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Wednesday, October 4, 2023
KUALA LUMPUR, Malaysia, Feb 26 2018 (IPS) - In early 2016, the Trans-Pacific Partnership (TPP) Agreement — involving twelve countries on the Pacific Ocean rim, including the USA — was signed in New Zealand. Right after his inauguration in January 2017, newly elected US President Donald Trump withdrew from the TPP, effectively killing the agreement as its terms require the participation of both the US and Japan.
Almost comprehensive, but hardly progressive
On 8 March 2018, the Comprehensive and Progressive Agreement for Trans-Pacific Partnership (CPTPP) will be signed in the presence of outgoing Chilean President Michelle Bachelet. After that, six countries must ratify the deal for it to take effect.
Twenty-two of the original TPP provisions will be ‘suspended’, leaving over a thousand others intact. The 22 provisions have only been suspended, apparently to enable Washington to easily re-embrace the essentially US-drafted 6500-page TPP Agreement.
The CPTPP will include several changes to the TPP, but will otherwise incorporate it. Besides the investment agreement, several onerous intellectual property and other provisions will be suspended. Some ‘side letters’ can exempt some TPP11 countries on some matters. But otherwise, many of the most onerous TPP provisions remain.
Taking the widely criticized secrecy of such negotiations to a new extreme, no details of the ‘zombie agreement’ will be released until after its signing. Despite promises to “engage with various stakeholders to get their views and feedback”, most signatory governments have not conducted inclusive public consultations about the new agreement.
Already, TPP11 proponents have resumed chanting the mantra that the US-drafted TPP is a ‘model trade deal for the 21st century’, seemingly oblivious of global economic transformations of recent decades and their implications.
Privileging foreign investment
Meanwhile, CPTPP privileging of foreign investment from TPP11 countries may well perversely encourage businesses to incorporate abroad as they will be better able to make demands on the government than they can currently do as nationals.
The CPTPP enables non-TPP11 firms with branches in TPP11 countries to use it to their advantage, e.g., investor-state dispute settlement (ISDS) provisions will allow investors from other TPP11 countries to sue the host government, in a special international tribunal, for unlimited compensation and compound interest.
As firms incorporated in other TPP11 countries may also enjoy lower taxes and other incentives, the recent trends of greater outward than inward FDI may well accelerate. China, India and other emerging market economies are already struggling to cope with such ‘roundtrip’ FDI through offshore tax havens, and there is little reason to believe smaller TPP11 developing countries will fare better.
Lower interest rates abroad in recent years due to unconventional monetary policies, such as ‘quantitative easing’, have enabled highly leveraged foreign portfolio investors to increase their ownership of the corporate sector in many emerging market economies.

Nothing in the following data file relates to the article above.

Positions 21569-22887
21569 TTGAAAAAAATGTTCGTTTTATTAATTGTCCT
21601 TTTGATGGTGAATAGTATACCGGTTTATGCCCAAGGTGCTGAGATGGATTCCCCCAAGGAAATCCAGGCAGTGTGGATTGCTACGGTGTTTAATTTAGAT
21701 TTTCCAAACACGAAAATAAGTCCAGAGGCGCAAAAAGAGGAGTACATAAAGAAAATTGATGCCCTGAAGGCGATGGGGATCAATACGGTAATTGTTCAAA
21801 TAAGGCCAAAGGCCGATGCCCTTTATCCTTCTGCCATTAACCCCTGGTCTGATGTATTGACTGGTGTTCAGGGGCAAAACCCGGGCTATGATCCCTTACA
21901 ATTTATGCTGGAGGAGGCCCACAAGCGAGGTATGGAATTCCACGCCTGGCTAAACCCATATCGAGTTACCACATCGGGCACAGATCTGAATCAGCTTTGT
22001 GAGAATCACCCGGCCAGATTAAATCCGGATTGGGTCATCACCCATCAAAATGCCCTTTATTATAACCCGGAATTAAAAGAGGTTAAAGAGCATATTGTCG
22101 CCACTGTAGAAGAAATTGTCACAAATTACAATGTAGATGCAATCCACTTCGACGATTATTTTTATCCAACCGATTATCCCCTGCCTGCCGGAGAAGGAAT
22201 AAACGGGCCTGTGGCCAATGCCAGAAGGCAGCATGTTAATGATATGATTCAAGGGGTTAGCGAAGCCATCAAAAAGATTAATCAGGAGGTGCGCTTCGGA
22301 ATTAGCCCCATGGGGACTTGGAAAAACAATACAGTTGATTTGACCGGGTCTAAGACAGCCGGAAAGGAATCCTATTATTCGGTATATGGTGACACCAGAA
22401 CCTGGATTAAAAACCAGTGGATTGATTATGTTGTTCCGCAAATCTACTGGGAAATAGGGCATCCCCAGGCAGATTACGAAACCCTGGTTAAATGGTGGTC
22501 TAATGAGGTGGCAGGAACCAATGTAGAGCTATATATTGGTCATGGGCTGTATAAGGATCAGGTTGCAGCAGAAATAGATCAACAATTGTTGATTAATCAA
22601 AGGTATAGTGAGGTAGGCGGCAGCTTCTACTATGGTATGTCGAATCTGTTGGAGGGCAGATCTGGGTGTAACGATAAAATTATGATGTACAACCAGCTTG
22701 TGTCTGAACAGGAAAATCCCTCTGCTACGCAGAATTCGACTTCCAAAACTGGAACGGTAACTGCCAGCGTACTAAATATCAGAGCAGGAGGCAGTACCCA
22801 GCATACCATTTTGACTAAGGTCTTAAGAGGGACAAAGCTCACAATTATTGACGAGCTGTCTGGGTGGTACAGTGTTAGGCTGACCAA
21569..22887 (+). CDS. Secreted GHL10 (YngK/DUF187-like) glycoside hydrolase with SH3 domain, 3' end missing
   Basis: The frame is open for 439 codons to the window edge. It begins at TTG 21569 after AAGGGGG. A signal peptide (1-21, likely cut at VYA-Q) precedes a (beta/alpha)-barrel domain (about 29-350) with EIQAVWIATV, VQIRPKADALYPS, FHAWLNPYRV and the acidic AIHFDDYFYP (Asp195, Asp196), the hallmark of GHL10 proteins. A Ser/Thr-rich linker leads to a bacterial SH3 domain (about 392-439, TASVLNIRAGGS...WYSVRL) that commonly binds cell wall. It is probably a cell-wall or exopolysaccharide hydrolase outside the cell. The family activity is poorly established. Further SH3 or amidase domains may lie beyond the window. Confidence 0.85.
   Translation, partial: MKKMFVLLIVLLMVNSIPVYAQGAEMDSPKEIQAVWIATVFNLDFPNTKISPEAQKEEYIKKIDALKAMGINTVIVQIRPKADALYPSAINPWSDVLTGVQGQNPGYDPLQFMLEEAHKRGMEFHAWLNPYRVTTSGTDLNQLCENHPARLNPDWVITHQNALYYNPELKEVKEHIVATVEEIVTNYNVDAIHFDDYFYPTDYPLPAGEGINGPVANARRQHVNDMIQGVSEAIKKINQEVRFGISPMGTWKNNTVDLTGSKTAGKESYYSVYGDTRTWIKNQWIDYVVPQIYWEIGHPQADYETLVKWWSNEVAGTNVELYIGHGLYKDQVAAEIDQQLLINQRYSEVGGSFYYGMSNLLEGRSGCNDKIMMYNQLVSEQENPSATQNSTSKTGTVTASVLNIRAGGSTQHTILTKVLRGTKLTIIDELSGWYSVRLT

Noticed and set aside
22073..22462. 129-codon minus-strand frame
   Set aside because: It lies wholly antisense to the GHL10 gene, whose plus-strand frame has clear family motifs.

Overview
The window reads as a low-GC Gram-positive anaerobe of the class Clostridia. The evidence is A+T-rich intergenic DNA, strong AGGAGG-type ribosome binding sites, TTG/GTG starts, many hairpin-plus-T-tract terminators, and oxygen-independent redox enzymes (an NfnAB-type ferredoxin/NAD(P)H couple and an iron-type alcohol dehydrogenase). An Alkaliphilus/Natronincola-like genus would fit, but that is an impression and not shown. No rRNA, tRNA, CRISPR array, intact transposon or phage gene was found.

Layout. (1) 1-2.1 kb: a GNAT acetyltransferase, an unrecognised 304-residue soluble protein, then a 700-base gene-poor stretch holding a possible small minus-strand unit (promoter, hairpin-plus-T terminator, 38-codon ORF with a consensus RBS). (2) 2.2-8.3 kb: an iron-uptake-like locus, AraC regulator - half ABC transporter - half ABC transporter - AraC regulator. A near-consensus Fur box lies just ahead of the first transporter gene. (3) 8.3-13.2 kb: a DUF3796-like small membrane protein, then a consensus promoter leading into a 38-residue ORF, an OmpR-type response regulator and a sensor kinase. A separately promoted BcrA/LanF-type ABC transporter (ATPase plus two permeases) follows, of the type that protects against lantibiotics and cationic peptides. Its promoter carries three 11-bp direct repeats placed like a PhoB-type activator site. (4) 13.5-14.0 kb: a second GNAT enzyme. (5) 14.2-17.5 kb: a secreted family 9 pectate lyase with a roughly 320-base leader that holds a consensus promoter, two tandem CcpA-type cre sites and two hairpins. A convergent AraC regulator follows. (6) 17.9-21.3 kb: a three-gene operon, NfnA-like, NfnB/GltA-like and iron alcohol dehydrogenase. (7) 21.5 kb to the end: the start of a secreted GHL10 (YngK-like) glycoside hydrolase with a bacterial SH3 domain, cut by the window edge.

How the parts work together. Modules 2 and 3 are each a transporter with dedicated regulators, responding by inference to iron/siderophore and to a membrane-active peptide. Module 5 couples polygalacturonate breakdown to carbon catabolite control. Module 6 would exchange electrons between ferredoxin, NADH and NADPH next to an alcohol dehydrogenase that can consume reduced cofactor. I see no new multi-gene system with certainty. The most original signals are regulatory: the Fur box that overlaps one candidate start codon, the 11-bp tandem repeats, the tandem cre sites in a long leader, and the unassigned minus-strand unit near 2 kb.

Capital account liberalization has enabled net capital outflows despite sometimes inducing temporary episodes of massive inflows into emerging market economies. With greater external vulnerability the inevitable consequence, when such portfolio investment inflows are inevitably reversed, capital account management measures may be needed, but disallowed by the CPTPP.
Begging for US participation
In their efforts to justify it, CPTPP proponents have again greatly exaggerated trade benefits while ignoring the two US government studies — by the Department of Agriculture’s Economic Research Service and the International Trade Council – both projecting very modest gains from the TPP, despite including the US then.
After the ‘Brexit’ referendum and Trump’s election in 2016, the mixed consequences of trade liberalization are increasingly recognized, replacing the naive claim that globalization would lift all boats. Nevertheless, CPTPP advocates still dismiss research doubting the problematic assumptions of the modelling projections they rely on.
Meanwhile, US President Trump has already announced that he “would do TPP if we were able to make a substantially better deal”. Judging by his administration’s new demands in the ongoing North American Free Trade Area (NAFTA) renegotiations, this would presumably involve even stronger pharmaceutical patent protection and greater US corporate control of international e-commerce.
The TPP11 countries are likely to give in to US demands. With very modest prospective trade gains from the original TPP, US withdrawal has made the gains from the CPTPP even more paltry, making the TPP11 desperate for US participation. For Japan’s government and some others, the TPP will draw the US back into a stronger anti-China regional coalition.
Hence, the TPP11 are so keen to bring the US back into the TPP that they are likely to accede to Trump administration demands. By joining the TPP on revised terms, ostensibly ‘putting America first’, Trump can thus ‘prove’ that he is a much better negotiator than his predecessors, especially Obama.
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